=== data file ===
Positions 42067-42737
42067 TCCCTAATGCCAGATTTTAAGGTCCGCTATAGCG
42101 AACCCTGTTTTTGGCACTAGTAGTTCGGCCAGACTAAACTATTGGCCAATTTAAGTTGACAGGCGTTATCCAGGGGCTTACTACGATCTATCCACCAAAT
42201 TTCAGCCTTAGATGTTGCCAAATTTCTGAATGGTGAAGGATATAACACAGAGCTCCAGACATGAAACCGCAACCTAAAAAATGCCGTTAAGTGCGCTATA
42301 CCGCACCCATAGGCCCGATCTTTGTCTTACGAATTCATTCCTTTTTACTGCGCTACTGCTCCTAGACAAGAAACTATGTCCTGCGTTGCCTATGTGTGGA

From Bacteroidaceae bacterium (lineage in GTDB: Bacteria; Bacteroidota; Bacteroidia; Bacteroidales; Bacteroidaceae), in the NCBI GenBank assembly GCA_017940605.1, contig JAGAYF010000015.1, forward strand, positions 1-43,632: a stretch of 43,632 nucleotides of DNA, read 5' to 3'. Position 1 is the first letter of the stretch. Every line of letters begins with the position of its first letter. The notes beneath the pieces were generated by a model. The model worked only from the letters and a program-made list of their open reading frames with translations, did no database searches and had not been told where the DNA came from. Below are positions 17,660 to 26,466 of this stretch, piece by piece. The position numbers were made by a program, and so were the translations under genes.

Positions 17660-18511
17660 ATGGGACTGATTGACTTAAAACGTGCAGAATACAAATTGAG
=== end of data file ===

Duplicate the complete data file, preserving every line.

Positions 42067-42737
42067 TCCCTAATGCCAGATTTTAAGGTCCGCTATAGCG
42101 AACCCTGTTTTTGGCACTAGTAGTTCGGCCAGACTAAACTATTGGCCAATTTAAGTTGACAGGCGTTATCCAGGGGCTTACTACGATCTATCCACCAAAT
42201 TTCAGCCTTAGATGTTGCCAAATTTCTGAATGGTGAAGGATATAACACAGAGCTCCAGACATGAAACCGCAACCTAAAAAATGCCGTTAAGTGCGCTATA
42301 CCGCACCCATAGGCCCGATCTTTGTCTTACGAATTCATTCCTTTTTACTGCGCTACTGCTCCTAGACAAGAAACTATGTCCTGCGTTGCCTATGTGTGGA

From Bacteroidaceae bacterium (lineage in GTDB: Bacteria; Bacteroidota; Bacteroidia; Bacteroidales; Bacteroidaceae), in the NCBI GenBank assembly GCA_017940605.1, contig JAGAYF010000015.1, forward strand, positions 1-43,632: a stretch of 43,632 nucleotides of DNA, read 5' to 3'. Position 1 is the first letter of the stretch. Every line of letters begins with the position of its first letter. The notes beneath the pieces were generated by a model. The model worked only from the letters and a program-made list of their open reading frames with translations, did no database searches and had not been told where the DNA came from. Below are positions 17,660 to 26,466 of this stretch, piece by piece. The position numbers were made by a program, and so were the translations under genes.

Positions 17660-18511
17660 ATGGGACTGATTGACTTAAAACGTGCAGAATACAAATTGAG